Monday, January 06, 2014
A Highly Skilled Stranger Saves My Butt
You want a "feel-good" story for this new year? Here ya go.....
My two daughters and I were driving our 12-year old Subaru Outback wagon home to Evanston IL from Santa Fe NM, having finished a great visit with my eldest son, his wife and baby. Santa Fe to Evanston is a 1,352-mile journey. The old Subaru cruised through the long drive on the way out to Santa Fe. The car was working well as we hit Highway 40 to go home on January 3.
We crossed the New Mexico border and around 4:30PM, I noticed that I no longer had power steering. We pulled off the highway into a gas station and topped up the power steering fluid. This did no good. I was worried, but got back on the road. Immediately, my car started freaking out. The gauges all went to zero, all the hazard lights went on and the engine began to cough and sputter. I got off the highway at the next exit, pulled over and called the roadside service folks.
We waited an hour for the wrecker to arrive; the bearded good ol' boy winched the Subaru onto his flatbed and drove us to the teaming metropolis of Clinton OK - population under 10,000 located 100 miles west of Oklahoma City. The good ol' boy dropped our car at K&S Tire and drove us to a motel near the highway where we piled into a couple of adjoining rooms for a restless night.
I was convinced that the alternator was dead. I began to worry about finding an alternator for a 12-year old Subaru in Clinton OK. I worried about the quality of mechanics employed by a tire shop. I worried about being stuck in the middle or rural Oklahoma for quite a while. Flying back from Oklahoma City would be impossible because we were traveling with Tai, the one-eyed wonder dog. I would never put Tai in the cargo hold of an aircraft.
I begged a ride from the motel desk guy and showed up at K&S tire at 7:45AM on Saturday. At about 8:05AM, the guy pictured above loped into the store. His name is Martin King, a new resident of Clinton originally from Austin TX who is the lead mechanic at K&S. He looks like an Austin guy - lean, shaved head, scraggly goatee, and a tattoo on the back of his neck that traveled halfway up his skull. I wasn't sure if his appearance indicated extreme expertise or extreme incompetence. I took hope in the guy's demeanor - he moved purposefully and confidently. I crossed my fingers - really needed to get home to meet scheduled obligations...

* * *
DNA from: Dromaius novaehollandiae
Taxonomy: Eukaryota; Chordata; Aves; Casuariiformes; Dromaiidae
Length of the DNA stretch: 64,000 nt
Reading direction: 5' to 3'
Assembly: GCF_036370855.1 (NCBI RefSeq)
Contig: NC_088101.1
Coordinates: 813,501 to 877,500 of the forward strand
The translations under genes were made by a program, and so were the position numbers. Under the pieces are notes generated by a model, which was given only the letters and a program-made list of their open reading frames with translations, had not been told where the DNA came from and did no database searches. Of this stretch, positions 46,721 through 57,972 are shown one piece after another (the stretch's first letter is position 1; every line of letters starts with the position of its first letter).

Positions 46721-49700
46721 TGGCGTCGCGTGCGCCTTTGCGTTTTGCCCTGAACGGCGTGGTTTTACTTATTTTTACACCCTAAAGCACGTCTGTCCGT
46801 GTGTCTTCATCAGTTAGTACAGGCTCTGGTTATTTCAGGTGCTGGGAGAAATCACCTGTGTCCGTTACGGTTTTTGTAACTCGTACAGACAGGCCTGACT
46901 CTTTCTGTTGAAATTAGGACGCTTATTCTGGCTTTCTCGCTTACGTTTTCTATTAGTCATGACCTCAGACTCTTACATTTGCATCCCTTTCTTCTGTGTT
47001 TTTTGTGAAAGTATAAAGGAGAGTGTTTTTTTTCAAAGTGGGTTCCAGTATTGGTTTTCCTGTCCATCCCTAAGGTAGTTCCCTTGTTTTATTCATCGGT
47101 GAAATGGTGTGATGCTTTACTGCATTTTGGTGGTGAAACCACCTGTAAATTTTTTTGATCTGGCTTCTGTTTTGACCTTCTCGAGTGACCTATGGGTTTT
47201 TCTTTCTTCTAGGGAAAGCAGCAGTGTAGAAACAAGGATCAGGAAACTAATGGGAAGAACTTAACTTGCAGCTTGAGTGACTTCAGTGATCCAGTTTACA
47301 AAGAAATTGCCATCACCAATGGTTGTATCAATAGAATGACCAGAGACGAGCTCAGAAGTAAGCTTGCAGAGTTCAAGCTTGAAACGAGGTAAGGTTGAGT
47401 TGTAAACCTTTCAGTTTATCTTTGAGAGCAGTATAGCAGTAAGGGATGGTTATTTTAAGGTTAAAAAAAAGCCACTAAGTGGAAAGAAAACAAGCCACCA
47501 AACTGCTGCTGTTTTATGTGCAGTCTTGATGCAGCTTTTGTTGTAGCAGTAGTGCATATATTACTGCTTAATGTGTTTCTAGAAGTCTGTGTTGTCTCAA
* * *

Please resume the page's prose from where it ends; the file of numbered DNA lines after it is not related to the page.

Martin went into the shop, popped open the Subaru and took off the engine cover to have a look. He came out to see me and said, "Sorry dude - I can't fix this. Your idler pulley threw a bearing and the serpentine belt is shredded . Nobody in this burg has the parts and it will take until Tuesday to get them delivered. You could tow the sucker to the Subaru dealership in OK City but I think their service department closes at noon."
Well, this wasn't happy news, and I fell silent while I absorbed it. I finally asked the mechanic to show me the problem so I could better understand it. He took me into the shop and pointed out the wrecked bearings in the pulley and showed me the shredded belt (it looked like black, rubbery spaghetti). Martin held up the pulley and stared at it and said "Hey, wait a second." He turned abruptly, threw open a drawer in a cabinet and started rummaging through used parts. He made a triumphant noise and held up a part - another pulley. "Took this off an old Chevy truck I was re-building." He held it up to the Subaru pulley - it looked about the same! "Let's see if this sucker will go on your car." He bent over, whirled his wrenches, and said, joyfully, "Sumbitch!!" The old truck pulley fit perfectly.
"Now we need a belt." He started working the phones, talking to various sources of parts. One of the local auto parts stores had a belt that was almost the right size - just a bit shorter than the original, but the right width. Martin dispatched a sleepy-looking kid to the parts store to fetch it.
Once he had the belt, Martin called up the diagram of my car's pulley and belt system on the internet. He, threaded the belt through the various rotors and pulleys. He got in the car, turned the ignition key and Presto! It worked!! Power steering functional, all gauges working, all systems go!! Time elapsed from Martin's statement of defeat to his glorious victory - 30 minutes.
This service cost me about $50. I drove 900 miles to Evanston IL on a rigged repair job with a junked part.
So I tip my hat to Martin King, mechanic extraordinaire, Austin hipster in a small Oklahoma town, just fixing cars and feeling justifiably confident in his ability to rig and hack his way through problems. Martin, you rock!